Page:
Paula – The Beginning of My journey with Sahaja Yoga Meditation -Part 2

The Trigger

Shots at Joseph Brant festival in Burlington -learning about our history. Sahaja Yoga Halton had a booth there and we were giving yoga meditation workshopsAn unpleasant experience with a colleague on my flight triggered me to search for the knowledge to find calm and peace. I wanted to learn how to effectively diffuse someone’s temper. I felt the negativity entering my system and all my nerve buttons were being pressed. It caused me to react negatively in defense of what I thought was my self. I quickly learned, that telling someone to calm down, or relax, does not work!

It was a wake up call. I had always thought of myself as a positive person, enjoyed jokes and laughing. I also thought of myself as someone who could get along with most people. But in that moment, I could not recognize myself, I was not proud of my actions, and even though I thought I was speaking very calmly and what I thought was kindly to my colleague, I only managed to enrage him. My words made him feel like his issues were irrelevant.

Truth be told, it was a trigger, to an old problem. I could be positive in a positive setting, but I could not always resolve a conflict. I disliked confrontation. Working in a negative atmosphere could consume me. And I had no tools to deal with difficult personalities. Sometimes «killing them with kindness» worked, but sometimes, it came across as insincere and sometimes made things worse. I often tried to prevent conflict by creating a laughing or joking atmosphere and improvising humour. But if someone has made up there mind not to like me, based on their own experiences, then my efforts are futile. I tended to focus on the negative thing, which created more negativity in me.


Paula - Searching for BalanceI also wanted to balance my emotions. When I was happy, I wanted to socialize, laugh enjoy my life and little blessings. When I was down, I hibernated, I was so sensitive, I couldn’t face anyone, and I protected myself from harm by staying away from people until the mood finally dissipated. If someone was telling me their problems, I just absorbed their problems trying to carry their burden. In fact, they did not feel lighter afterward. But I felt the pressure, I felt the load and it was accumulating on my shoulders and filling my brain.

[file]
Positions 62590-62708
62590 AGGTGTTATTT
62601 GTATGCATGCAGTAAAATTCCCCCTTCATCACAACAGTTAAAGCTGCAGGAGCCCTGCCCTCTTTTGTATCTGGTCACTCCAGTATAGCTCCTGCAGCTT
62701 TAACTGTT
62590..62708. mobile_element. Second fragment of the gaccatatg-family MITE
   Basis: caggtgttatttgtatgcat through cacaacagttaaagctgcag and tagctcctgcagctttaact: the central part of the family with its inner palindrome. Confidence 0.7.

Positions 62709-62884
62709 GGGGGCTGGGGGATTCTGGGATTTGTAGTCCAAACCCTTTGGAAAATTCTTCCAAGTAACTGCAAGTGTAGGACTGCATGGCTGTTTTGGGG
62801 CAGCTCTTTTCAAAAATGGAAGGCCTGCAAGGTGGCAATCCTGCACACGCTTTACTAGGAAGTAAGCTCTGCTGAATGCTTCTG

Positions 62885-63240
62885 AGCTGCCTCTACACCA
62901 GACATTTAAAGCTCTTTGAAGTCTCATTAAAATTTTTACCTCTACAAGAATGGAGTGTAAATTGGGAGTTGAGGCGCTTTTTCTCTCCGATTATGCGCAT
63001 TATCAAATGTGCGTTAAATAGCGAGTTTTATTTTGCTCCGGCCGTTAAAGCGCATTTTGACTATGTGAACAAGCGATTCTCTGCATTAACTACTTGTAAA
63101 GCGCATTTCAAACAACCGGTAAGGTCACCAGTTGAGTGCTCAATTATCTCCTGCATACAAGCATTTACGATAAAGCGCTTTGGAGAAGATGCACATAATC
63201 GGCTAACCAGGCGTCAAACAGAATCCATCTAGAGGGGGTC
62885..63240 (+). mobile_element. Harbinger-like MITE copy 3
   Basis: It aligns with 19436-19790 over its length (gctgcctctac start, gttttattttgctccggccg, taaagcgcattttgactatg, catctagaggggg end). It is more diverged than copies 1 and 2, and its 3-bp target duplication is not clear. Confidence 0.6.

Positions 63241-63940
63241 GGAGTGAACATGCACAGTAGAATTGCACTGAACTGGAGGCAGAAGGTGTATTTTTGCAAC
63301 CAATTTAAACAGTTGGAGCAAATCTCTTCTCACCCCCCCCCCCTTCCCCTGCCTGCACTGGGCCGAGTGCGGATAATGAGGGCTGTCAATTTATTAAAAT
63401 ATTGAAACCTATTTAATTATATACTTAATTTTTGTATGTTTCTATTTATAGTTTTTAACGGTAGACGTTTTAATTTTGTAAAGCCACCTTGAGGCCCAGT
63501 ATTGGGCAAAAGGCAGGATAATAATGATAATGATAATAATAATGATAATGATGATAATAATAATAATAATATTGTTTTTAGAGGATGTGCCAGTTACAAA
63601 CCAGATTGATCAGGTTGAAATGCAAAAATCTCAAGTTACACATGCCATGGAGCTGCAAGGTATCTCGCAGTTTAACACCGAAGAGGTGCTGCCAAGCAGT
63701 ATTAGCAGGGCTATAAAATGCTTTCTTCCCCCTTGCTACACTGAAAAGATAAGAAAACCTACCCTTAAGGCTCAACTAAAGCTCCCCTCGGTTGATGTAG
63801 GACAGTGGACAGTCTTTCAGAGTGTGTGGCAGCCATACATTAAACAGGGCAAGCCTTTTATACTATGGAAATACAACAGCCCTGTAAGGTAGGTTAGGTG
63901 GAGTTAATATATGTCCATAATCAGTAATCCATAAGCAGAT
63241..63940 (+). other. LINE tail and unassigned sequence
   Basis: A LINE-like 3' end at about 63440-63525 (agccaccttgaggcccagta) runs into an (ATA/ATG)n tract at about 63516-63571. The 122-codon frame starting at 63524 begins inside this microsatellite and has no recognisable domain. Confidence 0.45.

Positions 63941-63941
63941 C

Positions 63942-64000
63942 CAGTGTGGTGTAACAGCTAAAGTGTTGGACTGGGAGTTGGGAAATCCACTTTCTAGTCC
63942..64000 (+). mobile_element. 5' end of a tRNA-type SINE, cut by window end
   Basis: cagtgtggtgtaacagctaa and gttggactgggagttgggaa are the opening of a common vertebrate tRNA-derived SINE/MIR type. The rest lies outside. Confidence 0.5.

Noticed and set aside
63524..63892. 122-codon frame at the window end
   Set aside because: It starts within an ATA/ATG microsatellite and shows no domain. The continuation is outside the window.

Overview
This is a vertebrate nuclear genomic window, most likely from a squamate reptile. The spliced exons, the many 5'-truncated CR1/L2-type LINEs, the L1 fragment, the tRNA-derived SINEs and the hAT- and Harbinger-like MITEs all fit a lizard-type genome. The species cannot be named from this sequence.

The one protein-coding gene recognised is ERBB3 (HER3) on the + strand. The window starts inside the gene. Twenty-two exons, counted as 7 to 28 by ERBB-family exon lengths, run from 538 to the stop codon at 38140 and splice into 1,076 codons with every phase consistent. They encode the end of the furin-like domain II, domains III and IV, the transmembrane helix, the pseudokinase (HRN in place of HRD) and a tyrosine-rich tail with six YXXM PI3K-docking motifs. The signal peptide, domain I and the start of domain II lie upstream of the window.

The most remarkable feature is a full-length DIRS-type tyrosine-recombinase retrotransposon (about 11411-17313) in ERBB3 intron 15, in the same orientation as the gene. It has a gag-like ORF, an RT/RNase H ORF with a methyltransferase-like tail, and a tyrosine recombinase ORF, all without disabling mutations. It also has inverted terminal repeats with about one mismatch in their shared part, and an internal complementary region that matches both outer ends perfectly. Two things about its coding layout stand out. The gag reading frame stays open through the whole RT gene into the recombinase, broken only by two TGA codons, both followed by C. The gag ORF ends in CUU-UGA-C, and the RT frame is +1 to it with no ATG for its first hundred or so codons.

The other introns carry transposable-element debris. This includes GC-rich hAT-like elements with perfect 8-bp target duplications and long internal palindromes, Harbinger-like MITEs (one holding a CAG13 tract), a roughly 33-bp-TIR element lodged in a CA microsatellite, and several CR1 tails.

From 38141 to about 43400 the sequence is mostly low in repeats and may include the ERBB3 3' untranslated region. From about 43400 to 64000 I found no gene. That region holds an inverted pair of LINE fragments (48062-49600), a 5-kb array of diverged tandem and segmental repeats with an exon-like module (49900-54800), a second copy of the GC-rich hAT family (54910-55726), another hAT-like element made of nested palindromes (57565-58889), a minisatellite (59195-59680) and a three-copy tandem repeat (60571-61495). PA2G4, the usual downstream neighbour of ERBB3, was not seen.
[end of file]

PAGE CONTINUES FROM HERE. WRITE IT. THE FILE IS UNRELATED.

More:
I felt generally positive, even through tough times. I consciously never put myself down, and I don’t allow others to put themselves down too. I was inclusive, not wanting people to feel left out, as I was in grade school. I was usually the «peacemaker» wanting everyone to get along, including my divorced parents. My fellow students thought I might end up being a nurse as any kid with a scrape was escorted to the office by me, or that I might become a social worker as people always liked to confide in me. Even then, I couldn’t imagine myself doing any of these jobs as I would just absorb all that suffering with no outlet.

In large part, my emotional imbalance was due to an undiagnosed thyroid problem, which I finally started to receive treatment for in my thirties. I knew that hiding during my down days would not solve my issues, but I had no resources on how to express myself without getting emotional. I sought help from a naturapath and my doctor and got some relief. I reminded myself of my blessings and tried to think positive to get through the next wave.

This Post Has 3 Comments

  1. adrian kraayeveld

    Thankyou for disclosing your innocence… it is a mirror for us and the road to our awakening.


  2. yoann

    The cool vibrations are flowing here!


  3. Kruti

    Wow, how beautifully you described what I always thought of myself.

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